Moto Guzzi is, without a shadow of a doubt, one of the most succesful and celebrated Italian motorcycle makes ever. It was born out of the friendship of three air corp buddies, Giovanni Ravelli, Giorgio Parodi and Carlo Guzzi. The trio who founded the company experienced a hard shock when Giovanni was killed in an aircraft accident. The two remaining founders pushed on with the project, and it was then they adopted the airforce logo, as their company symbol, in honour of their fallen comrade.
Their first ever motorcycle was designed in 1920 by Carlo Guzzi. The "Normale" went into production in 1922, sporting a half liter engine, with a single horizontal four stroke cylinder,and a side and an overhead valve.
Moto Guzzi almost imediately got into racing, and the success of its bikes was largely due to the victories they achieved on the circuits.
Their initial bike has later been updated, however Guzzi never took any hazards with the introduction of fresh race-developed elements in its street design.
Moto Guzzi’s racing successes had such on impact on the company image (it is well known that generally race victories sell motorcycles - a theory all the more valid for Italy) that by the 1930s it grew up to be Italy’s largest motorcycle manufacturer.
Models like the 1928 GT Tour, the 1931 Sport 15, the 1938 Condor, the 1940 Dondolino all bearing Guzzi’s bright red trademark color marked a victorious march towards the modern age for the company.
Being a race-oriented company from the very beginning , Moto-Guzzi won an impressive number of races (3329) World Champioships (14) an Tourist Trophies (11)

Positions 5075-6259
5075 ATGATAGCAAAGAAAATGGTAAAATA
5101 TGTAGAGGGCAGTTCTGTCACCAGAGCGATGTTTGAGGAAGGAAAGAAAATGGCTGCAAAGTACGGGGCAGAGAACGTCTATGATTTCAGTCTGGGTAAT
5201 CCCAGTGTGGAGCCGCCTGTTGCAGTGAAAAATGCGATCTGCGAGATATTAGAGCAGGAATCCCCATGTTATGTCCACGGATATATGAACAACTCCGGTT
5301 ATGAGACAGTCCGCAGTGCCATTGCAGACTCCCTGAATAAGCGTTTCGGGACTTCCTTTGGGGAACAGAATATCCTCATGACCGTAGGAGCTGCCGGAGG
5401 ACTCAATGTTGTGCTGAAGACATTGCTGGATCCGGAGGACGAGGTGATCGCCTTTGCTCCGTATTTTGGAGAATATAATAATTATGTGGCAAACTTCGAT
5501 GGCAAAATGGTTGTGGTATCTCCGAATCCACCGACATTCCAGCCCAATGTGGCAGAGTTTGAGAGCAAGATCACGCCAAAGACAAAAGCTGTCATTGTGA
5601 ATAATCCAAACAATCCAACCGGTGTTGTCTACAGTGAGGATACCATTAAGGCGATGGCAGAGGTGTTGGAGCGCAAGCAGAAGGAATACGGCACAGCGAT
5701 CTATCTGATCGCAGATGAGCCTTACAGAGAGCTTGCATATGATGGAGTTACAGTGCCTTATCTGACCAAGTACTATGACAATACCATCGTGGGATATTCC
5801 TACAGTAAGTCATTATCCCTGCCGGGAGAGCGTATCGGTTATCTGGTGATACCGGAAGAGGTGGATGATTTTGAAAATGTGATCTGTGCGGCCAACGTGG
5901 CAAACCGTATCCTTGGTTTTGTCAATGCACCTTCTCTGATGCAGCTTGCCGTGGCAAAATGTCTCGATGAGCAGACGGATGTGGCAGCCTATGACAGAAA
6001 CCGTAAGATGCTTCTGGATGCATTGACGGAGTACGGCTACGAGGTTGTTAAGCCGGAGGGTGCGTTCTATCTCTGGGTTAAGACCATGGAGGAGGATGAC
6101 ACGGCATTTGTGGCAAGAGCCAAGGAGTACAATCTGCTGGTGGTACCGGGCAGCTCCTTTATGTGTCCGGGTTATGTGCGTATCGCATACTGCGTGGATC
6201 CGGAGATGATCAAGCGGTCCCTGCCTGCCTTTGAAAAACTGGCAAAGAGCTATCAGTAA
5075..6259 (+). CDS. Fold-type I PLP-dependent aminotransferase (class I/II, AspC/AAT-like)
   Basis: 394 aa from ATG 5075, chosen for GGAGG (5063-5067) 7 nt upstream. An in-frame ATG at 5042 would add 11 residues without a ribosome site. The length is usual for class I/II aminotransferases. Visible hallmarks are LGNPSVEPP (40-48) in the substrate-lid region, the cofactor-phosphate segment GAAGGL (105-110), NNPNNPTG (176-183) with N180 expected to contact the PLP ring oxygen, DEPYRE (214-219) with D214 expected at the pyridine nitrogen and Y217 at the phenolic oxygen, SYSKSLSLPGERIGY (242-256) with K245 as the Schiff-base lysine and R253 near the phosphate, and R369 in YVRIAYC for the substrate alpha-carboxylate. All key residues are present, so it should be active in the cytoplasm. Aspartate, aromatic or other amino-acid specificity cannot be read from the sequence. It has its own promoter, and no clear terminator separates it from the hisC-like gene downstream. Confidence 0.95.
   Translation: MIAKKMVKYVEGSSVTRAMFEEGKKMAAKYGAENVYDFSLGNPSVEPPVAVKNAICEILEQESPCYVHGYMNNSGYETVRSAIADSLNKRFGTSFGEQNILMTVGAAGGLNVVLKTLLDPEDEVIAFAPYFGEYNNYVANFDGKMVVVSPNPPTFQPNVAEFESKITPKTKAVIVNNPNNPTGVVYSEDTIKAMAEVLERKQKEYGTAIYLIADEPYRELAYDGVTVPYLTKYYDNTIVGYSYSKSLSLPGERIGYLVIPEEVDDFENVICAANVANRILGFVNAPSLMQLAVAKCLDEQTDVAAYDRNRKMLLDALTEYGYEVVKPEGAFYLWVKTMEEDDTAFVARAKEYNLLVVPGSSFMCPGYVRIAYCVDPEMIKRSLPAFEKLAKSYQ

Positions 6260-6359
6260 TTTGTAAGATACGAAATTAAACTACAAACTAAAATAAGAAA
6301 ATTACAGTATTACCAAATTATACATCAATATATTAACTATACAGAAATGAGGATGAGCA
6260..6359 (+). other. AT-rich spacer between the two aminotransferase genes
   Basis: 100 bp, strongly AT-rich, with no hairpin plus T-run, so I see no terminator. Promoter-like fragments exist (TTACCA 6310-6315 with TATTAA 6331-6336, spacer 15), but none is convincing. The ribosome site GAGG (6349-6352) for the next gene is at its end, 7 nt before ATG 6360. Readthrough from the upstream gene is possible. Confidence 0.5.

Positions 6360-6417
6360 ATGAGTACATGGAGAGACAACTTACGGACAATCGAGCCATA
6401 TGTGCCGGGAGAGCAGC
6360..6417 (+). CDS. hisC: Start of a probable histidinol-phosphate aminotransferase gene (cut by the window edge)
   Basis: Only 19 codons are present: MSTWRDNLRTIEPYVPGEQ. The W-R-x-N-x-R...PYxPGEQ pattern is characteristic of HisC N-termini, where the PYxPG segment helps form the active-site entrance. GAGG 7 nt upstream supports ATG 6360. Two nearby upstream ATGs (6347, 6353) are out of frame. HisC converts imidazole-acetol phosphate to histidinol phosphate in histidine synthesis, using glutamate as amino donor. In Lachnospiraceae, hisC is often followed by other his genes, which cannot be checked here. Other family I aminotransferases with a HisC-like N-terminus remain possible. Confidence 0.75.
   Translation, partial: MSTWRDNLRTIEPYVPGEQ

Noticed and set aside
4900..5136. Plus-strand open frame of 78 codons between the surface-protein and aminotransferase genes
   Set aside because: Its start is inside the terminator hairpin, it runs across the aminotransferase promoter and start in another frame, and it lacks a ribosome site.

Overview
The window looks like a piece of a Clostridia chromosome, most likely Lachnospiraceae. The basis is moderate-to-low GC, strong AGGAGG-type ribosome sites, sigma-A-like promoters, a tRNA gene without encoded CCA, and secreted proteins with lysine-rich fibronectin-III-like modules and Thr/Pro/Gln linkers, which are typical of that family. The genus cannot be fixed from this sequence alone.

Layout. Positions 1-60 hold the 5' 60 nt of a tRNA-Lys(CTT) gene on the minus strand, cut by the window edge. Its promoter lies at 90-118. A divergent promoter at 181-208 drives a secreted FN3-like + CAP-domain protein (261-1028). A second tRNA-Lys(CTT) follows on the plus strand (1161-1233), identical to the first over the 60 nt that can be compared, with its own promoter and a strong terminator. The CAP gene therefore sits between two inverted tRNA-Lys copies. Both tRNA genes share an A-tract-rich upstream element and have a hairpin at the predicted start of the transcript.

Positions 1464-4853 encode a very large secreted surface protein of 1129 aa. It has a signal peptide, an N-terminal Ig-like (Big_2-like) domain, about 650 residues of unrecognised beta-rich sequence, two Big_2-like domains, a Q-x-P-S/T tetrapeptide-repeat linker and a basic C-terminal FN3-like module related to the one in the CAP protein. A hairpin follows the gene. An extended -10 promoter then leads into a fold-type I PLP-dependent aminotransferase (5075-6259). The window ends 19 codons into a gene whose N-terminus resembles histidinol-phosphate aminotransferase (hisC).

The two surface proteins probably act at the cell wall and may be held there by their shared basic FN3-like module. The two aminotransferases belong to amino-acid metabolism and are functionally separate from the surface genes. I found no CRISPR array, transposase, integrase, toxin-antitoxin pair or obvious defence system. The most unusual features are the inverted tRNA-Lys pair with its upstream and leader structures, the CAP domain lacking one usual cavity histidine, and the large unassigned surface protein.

The Second World War took its toll on the company, and as a result Guzzi tuned down their production to whatever was marketable to the war torn and empoverished population, namely the 65cc Motoleggera and the 175cc Galletto.
The initial engine design was carried rather far by the street legal bikes they produced, however the racing machines were grounds to all types of testing and experimenting with different valve and cylinder configurations.
The results were fast to come as 1950 proved to be a turning point in the history of the make. It was the year when Moto Guzzi took up grand prix racing, and to no surprise they made quite an impression.Giulio Carcano designed the motorcycles that Guzzi dominated the 250cc and 350cc classes with, and he was the one who - benefiting from all of the knowhow and experience these races yielded- set about to design the most complex racing motorcycle of the era, the V8, featuring a 500cc engine.
This bike however was to become Guzzi’s swansong in the world champioship as they pulled out in 1957, because of rising costs, and generally because GP racing failed to yield the expected result as far as street-bike sales were concerned.
Despite this fact, Guzzi’s exceptional racing harritage was far from being disconsidered. Its street bikes had such a success that they were starting to be used by various police forces (even in America where Harleys were traditionally used for this duty)
The architect of this success was engineer Giulio Carcano, who designed Guzzi’s first 90 degree V twin engine, a move that virtually saved the factory from extinction.
Driven on by the initial success of the V-twin pushrod, Guzzi insisted on developing the engine further. Thus the 750 Breva and Nevada were born. One of the most famous models the company ever produced was the Le Mans, developed in 1971 into the 750 V7 Sport designed by Lino Tonti.
Other models manufactured around this time were: 1974 - the 750S, 1971 -Nuovo Falcone 500 , 1975 - V850 Le Mans , 1977 -1000 SP, V50, V35 (346,2 cc), 1980 -V50 Monza,Le Mans III , 1981 -California II,1982-V65, V35 Custom, 1983-850 T5, 1984-V65 Lario, Le Mans 1000, 1987 -California III ,1000 GT, 1991-Nevada 350,Daytona 1000 IE, 1994-Sport 1100, 1998-V10 Centauro,Quota 1100 ES,V11 Sport.
Current Moto Guzzi models are: 2005 - Breva V1100, Griso 1100, Norge 1200, 2006 - Breva 850, Griso 850.
Although the company discontinued production of racing motorcycles in 1957, as a result of withdrawing from the racing world, its 2004 MGS-01 Corsa might fuel some hopes that the age-old Moto Guzzi - Ducati rivalry might one day be taken onto the circuits again, to the delight of thousands of viewers.
Contributed by Alex Cooper.